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Interpreting ASM of "a <cross> b" against "a.cross(b)" and "cross(a,b)"


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#1 fastcall22   Crossbones+   -  Reputation: 4332

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Posted 20 May 2012 - 07:12 PM

Hello, I need some help interpreting the results of this test:

For two vectors, a and b, there seems to be more than one way (in C++) to express a vector operation. Because the C++ language doesn't allow for custom infix operators, there have been many ways to write "a cross b": As a member function (a.cross(b)), a free function (cross(a,b)), or even using operator overloading in nonstandard ways (a ^ b). I personally prefer the member function notation, but like the appeal and simplicity of the xor operator overload.

"Wait," I say, "couldn't I define a macro -- say CROSS -- to place some commas and construct a temporary helper object? Sure, I would sacrifice some performance in debug mode, but if it is optimized to the same code as a.cross(b), then I'd much prefer the infix CROSS notation over the a.cross(b) and get the best of both worlds."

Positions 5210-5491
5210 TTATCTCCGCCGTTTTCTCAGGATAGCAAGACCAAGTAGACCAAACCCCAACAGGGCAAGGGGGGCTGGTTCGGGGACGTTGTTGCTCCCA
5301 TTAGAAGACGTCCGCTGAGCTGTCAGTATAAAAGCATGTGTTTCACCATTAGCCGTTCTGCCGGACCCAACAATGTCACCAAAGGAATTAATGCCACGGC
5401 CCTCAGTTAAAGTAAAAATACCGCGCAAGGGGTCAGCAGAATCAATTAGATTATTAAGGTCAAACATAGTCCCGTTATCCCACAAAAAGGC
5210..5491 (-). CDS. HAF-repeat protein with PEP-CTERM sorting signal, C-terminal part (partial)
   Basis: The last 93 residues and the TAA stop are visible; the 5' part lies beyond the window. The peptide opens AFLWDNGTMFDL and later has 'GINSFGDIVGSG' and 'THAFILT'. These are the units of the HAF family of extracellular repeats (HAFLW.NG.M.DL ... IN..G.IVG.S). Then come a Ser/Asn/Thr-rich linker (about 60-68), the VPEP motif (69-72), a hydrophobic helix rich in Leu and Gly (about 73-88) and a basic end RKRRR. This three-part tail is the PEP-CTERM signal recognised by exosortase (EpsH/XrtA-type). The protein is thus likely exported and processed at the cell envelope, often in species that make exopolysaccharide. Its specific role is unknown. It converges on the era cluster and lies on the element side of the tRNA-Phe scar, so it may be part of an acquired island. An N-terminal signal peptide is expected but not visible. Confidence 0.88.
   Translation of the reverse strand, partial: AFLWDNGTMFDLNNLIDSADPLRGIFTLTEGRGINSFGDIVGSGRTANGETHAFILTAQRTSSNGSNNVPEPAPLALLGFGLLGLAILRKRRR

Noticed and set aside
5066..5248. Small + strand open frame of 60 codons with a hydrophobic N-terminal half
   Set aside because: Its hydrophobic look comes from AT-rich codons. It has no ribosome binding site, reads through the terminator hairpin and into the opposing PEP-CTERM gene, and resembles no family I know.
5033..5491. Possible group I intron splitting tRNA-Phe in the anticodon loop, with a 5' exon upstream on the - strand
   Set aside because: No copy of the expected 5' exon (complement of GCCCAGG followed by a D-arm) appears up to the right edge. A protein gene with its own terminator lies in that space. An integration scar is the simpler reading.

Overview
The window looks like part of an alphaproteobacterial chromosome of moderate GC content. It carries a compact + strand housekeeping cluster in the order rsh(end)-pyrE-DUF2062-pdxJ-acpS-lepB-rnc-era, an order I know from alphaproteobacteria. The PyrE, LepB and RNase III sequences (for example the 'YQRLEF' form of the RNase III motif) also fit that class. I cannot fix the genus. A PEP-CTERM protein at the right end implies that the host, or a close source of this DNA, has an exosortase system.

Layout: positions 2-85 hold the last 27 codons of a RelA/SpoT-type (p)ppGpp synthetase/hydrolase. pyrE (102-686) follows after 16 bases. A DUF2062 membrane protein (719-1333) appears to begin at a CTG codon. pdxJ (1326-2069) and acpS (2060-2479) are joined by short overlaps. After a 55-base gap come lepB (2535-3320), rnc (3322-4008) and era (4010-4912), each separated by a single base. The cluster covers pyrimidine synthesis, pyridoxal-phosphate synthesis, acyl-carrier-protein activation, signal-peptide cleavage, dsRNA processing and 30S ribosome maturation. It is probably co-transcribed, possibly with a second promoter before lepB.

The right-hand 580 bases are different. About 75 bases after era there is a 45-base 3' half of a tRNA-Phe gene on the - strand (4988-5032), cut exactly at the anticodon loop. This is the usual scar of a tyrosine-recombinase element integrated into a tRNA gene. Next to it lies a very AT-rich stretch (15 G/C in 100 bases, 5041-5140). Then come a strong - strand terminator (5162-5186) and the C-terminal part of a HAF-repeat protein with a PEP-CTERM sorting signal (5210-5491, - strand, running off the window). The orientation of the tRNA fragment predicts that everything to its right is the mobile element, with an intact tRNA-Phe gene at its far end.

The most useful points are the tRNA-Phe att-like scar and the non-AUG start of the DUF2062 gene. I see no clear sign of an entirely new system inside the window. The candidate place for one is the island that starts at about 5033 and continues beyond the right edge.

After whipping up a test, I found I wasn't the first to come to this realization. I quickly found IdOp and starting playing around.

What I need help with, however, is comparing the output assembly of the various methods.
vector2_t.h
#pragma once

#include <idop.h>

template<typename T>
class vector2_t {
public:
	typedef T value_type;

public:
	vector2_t() : x(), y() { }
	vector2_t( T x, T y ) : x(x), y(y) { }

public:
	T dot( const vector2_t<T>& vec ) const {
		return x * vec.x + y * vec.y;
	}
	
public:
	T x, y;
};

namespace inplace_operators {
	template<typename T>
	struct dot_product {
		typename T::value_type operator() ( const T& left, const T& right ) const {
			return left.dot(right);
		}
	};
}

IDOP_CREATE_LEFT_HANDED_RET( <, dot, >, inplace_operators::dot_product, float );

// My first test:
namespace test {
	namespace inplace_operators {
		namespace vector2 {
			struct dot_product {
			public:
				const vector2_t<float>* left;

			public:
				inline friend dot_product& operator, (const vector2_t<float>& left, dot_product& mid) {
					mid.left = &left;
					return mid;
				}
				float operator, ( const vector2_t<float>& right ) {
					return left->dot( right );
				}
			};
		}
	}
}

#define DOT_2 ,test::inplace_operators::vector2::dot_product(),

main.cpp
#include <iostream>
#include <string>
#include <sstream>
#include "vector2_t.h"